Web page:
COLUMBUS, OHIO – First came the fourth-quarter collapse against Illinois, when a backup quarterback needed only three plays to drive his team 85 yards for the winning touchdown with 50 seconds left.
Next was the defensive meltdown at Purdue, where the Gophers gave up 604 yards and 49 points.
And then came the anticipated result at second-ranked Ohio State, which put on a dominant second-half display in a 37-3 romp over the Gophers.
Three consecutive losses in a November to forget have dropped Minnesota from the driver's seat in the Big Ten West Division race to a sub-.500 also-ran just trying to scrape together one more victory to secure bowl eligibility.
It's not where coach P.J. Fleck wanted to be entering the regular-season finale against Wisconsin, with his Gophers needing to beat the Badgers to avoid finishing with a losing record in a full season for the first time since his 5-7 Minnesota debut in 2017.
"We were outmatched and outcoached, and you can go on and on,'' Fleck said Saturday night in Ohio Stadium's visiting media room. "So again, I'm gonna keep saying it as long as I'm the head football coach here. It all starts with me and ends with me. We've got to be way better."
Immediate help is not on the way for the Gophers, whose lack of depth at key positions such as linebacker and running back has been exposed in the second half of the season. With standout linebacker Cody Lindenberg missing his ninth game this season and his backup, Maverick Baranowski, out, too, the Gophers turned to redshirt freshman Tyler Stolsky to fill the key role. In the backfield, converted safety Jordan Nubin carried most of the load after redshirt freshman Zach Evans left the game injured on Minnesota's second offensive series and did not return.
The Buckeyes took advantage of matchups where the Gophers' depth was thin by rushing for 215 yards and limiting Minnesota to 70 yards on the ground.
"You're not going to beat the No. 2 team in the country with freshmen running all over the field, but again, it's investment towards the future," Fleck said.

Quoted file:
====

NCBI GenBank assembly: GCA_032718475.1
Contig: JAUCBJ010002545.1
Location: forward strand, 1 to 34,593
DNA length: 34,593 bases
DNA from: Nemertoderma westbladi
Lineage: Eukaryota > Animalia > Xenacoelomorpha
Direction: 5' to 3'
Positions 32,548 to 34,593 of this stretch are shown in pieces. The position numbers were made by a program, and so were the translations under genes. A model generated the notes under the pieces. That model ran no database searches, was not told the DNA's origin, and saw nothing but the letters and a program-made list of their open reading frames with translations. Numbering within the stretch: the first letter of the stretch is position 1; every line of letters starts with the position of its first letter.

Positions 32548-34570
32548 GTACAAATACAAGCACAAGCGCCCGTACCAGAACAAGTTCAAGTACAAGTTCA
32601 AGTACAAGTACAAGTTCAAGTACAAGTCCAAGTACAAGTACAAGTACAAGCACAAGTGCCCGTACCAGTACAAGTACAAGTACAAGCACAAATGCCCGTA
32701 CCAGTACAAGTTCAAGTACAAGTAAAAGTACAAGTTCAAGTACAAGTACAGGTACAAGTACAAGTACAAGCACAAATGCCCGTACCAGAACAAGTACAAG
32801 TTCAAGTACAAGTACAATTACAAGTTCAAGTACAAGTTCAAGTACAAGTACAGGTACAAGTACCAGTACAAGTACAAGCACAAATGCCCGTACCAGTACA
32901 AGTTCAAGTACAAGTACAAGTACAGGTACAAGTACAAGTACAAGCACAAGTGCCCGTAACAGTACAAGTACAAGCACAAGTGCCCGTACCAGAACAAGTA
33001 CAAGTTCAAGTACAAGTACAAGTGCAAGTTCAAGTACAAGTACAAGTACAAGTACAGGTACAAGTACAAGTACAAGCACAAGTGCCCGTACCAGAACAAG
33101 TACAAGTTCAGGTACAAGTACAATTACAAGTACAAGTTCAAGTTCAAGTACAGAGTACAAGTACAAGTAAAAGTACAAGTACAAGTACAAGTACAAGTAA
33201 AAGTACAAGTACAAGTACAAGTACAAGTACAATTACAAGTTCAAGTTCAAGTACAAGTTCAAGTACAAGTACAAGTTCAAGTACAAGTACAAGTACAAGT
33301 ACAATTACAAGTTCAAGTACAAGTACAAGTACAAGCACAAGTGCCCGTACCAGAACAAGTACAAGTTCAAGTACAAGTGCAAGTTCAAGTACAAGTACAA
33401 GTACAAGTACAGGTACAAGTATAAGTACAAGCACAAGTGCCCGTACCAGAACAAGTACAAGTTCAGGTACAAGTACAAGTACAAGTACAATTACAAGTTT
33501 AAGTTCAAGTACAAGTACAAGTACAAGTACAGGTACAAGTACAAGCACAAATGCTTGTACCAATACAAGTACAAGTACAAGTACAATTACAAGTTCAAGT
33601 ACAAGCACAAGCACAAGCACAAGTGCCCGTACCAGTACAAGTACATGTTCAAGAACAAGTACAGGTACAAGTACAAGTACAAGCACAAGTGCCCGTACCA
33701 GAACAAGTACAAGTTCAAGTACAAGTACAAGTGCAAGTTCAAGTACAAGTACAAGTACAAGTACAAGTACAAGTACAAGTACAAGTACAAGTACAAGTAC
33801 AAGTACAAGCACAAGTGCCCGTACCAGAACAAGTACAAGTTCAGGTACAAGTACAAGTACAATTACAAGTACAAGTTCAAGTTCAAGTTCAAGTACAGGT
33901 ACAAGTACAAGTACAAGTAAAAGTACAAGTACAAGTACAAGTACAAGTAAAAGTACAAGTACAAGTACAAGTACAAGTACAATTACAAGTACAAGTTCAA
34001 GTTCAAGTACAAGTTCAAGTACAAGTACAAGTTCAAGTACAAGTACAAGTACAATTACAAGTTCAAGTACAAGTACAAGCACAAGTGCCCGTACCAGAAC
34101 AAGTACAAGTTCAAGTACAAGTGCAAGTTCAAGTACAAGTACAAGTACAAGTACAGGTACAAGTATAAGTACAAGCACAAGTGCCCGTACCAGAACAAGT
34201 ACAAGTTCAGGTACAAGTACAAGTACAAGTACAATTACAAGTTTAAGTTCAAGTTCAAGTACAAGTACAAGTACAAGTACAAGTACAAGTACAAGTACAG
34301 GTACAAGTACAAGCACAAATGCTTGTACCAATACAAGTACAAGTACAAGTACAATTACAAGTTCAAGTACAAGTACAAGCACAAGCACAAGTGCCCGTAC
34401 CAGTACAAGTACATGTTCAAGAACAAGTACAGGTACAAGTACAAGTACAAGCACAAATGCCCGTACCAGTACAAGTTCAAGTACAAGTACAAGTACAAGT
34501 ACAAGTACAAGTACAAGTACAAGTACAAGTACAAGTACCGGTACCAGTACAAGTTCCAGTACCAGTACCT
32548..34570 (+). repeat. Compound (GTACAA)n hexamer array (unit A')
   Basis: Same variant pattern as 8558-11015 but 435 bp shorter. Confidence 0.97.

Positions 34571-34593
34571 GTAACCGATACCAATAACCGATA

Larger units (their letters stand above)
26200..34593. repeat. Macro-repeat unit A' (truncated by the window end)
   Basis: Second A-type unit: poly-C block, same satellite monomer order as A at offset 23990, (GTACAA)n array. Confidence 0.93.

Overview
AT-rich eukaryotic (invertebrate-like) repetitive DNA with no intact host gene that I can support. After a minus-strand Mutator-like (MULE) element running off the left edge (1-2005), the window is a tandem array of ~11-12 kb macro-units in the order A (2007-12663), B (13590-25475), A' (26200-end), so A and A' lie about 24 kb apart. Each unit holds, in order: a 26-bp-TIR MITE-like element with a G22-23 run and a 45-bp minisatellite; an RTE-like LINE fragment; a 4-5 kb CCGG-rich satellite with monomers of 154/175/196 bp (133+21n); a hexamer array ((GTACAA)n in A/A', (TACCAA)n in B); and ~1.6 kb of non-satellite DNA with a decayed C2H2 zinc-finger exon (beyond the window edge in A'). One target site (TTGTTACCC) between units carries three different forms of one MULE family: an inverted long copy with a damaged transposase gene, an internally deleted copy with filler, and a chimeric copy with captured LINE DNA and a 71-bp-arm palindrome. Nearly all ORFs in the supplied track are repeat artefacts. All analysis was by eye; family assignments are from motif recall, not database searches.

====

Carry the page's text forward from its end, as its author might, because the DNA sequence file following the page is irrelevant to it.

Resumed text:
You're also not going to beat the No. 2 team in the country by being risk-averse, and Fleck passed on a couple of chances to be bold. In the first half, the Gophers faced fourth-and-5 at the Ohio State 40- and 42-yard lines but opted to punt, putting the Buckeyes at their 13 and 11. The safe calls avoided any catastrophic outcomes such as a midfield turnover, but they didn't result in any points for the Gophers, either. Minnesota ventured inside Ohio State's 40 only once and never got inside the Buckeyes 30.
Fleck has lamented his team's inconsistent play throughout the season. Be it a passing game that ranks 126th among the 133 FBS teams or a defense that's been prone to giving up explosive plays, the Gophers don't have the identity of being particularly strong in any facet. Over the past two seasons, they were known for an outstanding running game behind Mohamed Ibrahim and a stout offensive line, plus a Joe Rossi-coordinated defense that got off the field on third down. Last year, the Gophers were sixth-best nationally in preventing opponents from converting third downs (27.8%). This year, they rank 124th (46.9%).
Regaining that consistency won't happen overnight, and Fleck knows that bolstering his roster is a priority, especially with name, image and likeness opportunities and an active transfer portal.
"There's a new era of college football, and we've got to continue to find creative ways to gain depth, keep depth, maintain depth, retain depth," he said, "and then bring depth in from the portal side and the recruiting side."